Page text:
Anyone who has eaten with me understands that I generally view vegetables the same way one would dentist appointments or exercise — they’re a necessary evil.
This has long held true, and is something that has exasperated my mother since I was a child. Back then, once it was clear that threats and bribery had absolutely no power in persuading me to eat any greens, my mother wisely appealed to a different side of me: The one that (perhaps not so) secretly enjoys the idea of a good conquest.
Think of broccoli as a little tree, she said.
And so, at the dinner table, I began to imagine myself as a giant, ripping out whole trees from the ground and snarfing down clumps of leaves, then branches, before finally devouring their trunks. Destruction, obliteration — all adrenaline-pumping stuff that finally got me to clean those plates of greens.
Perhaps this could have been seen as an early sign that I might grow up to be a serial killer but, no matter. I was eating vegetables. And that was good.
I was thinking of this story when my Let’s Lunch crew decided on doing “a dish that made me eat vegetables” for this month’s virtual lunch date toasting Joe Yonan’s new cookbook “Eat Your Vegetables: Bold Recipes for the Single Cook,” which hit bookstores this week. Congrats, Joe!
I haven’t had much time to cook recently, with my book deadline looming.
But one does have to eat. So recently, when I found myself having to take a quick break from writing to prep a dish for a potluck party at The Studios of Key West, I turned to an old reliable: Spicy Korean tofu.
This dish is so easy (and delicious) that I find myself making it sometimes as often as once a week. Each tofu bite is packed with the intense swirl of garlic, chili flakes, nutty sesame oil and more — it’s terrific on its own but even better over hot white rice.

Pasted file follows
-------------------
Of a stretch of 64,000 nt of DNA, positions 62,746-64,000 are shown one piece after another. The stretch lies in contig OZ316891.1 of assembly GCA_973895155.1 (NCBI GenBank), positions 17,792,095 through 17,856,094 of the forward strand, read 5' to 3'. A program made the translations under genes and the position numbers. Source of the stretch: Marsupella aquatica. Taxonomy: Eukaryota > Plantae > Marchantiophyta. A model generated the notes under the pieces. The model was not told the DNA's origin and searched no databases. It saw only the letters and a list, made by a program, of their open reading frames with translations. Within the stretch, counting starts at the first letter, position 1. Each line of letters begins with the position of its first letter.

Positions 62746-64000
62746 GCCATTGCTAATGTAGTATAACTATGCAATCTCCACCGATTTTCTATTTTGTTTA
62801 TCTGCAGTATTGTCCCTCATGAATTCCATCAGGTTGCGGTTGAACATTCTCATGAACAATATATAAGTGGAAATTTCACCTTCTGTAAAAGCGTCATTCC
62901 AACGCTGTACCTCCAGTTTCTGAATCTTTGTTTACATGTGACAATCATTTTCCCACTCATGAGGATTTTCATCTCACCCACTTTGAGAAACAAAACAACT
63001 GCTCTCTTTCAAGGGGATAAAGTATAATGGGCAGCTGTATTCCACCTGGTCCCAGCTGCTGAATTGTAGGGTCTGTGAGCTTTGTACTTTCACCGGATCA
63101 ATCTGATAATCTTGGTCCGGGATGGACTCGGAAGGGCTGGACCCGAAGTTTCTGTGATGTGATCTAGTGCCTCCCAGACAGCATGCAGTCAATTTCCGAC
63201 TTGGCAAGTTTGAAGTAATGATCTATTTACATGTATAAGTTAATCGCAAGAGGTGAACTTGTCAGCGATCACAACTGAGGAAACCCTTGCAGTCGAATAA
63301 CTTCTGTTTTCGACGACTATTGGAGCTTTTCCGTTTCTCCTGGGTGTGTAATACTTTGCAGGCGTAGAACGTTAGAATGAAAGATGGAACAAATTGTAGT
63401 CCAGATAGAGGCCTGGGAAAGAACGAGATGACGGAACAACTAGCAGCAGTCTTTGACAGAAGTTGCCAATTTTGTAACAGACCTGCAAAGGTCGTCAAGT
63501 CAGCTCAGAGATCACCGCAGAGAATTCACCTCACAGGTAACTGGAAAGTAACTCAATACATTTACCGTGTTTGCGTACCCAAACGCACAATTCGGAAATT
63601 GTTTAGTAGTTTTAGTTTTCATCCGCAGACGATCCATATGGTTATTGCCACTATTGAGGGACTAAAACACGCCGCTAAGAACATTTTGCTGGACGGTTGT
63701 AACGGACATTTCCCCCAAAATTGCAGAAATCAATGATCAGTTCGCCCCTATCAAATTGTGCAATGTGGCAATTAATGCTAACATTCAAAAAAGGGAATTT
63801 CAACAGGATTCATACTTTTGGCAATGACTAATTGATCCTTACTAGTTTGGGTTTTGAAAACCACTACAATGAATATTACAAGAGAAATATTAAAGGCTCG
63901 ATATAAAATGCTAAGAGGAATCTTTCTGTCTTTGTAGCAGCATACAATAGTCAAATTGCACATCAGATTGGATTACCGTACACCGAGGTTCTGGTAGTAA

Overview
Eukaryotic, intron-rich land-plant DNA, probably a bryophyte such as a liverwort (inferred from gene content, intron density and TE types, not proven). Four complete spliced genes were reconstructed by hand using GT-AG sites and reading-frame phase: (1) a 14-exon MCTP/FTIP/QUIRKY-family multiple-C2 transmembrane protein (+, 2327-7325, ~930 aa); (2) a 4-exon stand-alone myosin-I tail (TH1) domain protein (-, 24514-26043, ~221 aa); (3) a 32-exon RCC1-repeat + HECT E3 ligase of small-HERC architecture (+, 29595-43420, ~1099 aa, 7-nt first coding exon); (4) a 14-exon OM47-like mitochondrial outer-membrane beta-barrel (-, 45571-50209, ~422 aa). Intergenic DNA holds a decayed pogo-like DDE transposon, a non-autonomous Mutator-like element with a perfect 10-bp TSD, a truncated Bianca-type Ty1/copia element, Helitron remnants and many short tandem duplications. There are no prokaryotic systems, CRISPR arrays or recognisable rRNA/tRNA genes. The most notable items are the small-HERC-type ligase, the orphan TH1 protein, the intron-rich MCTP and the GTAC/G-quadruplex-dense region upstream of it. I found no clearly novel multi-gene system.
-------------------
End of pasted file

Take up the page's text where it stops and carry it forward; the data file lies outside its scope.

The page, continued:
Every time I’ve made it, people ask for the recipe — so when my Let’s Lunch crew decided to make a dish that honors Asian American Pacific Islander Heritage Month for our May virtual lunch date, I decided it was time to share it …
Every relationship has its souvenirs — a card, a necklace, letters from afar.
I’ve discarded more than I can recall over the years but there’s one that I hold so precious and pull out so often that it’s riddled with the marks of a well-worn life: oil splatters, vinegar stains, bits of grainy powder now glued to its surface for all eternity.
It’s a recipe for broccoli slaw salad — lovingly shared by the very sweet mother of an old boyfriend. I first received it in the 1990s when I was just starting to cook and this was one of just three things I knew how to make.
Years later, my culinary repertoire has expanded, yet I still return to this recipe time and again. It’s incredibly easy to assemble for weeknight dinners and last-minute summer cookouts — and tasty, to boot. And because its ingredients include nuts and seeds, it also makes for an especially lovely fall salad. (Yes, it goes well with turkey, too.)
So, when my Let’s Lunch group, a gang of intrepid cooks spread out from San Diego to Paris who have a virtual lunchdate once a month, decided to do fall salads for October, once again, out came Mrs. Nak’s recipe.
The Chinese in Singapore are big believers in the healing properties of soups — specifically, “heaty” and “cooling” soups, which either add fire to your body or cool it down, getting just the right balance of Yin and Yang.
I know it’s sacrilege to say this — and I can already hear the clucking of my Mum and aunts who might actually read this — but I don’t give two hoots about heaty or cooling.
The most important question for me always is, “Does it taste good?”
And with green bean soup, the answer is: Yes, oh yes.
Despite my love for this sweet soup, I’ve never known how to make it. So, when my Let’s Lunch friends, a group of intrepid cooks spread across two continents who’ve been staging virtual lunchdates, suggested that we make a chilled soup for our next meal, I jumped at the excuse to learn my mother’s recipe.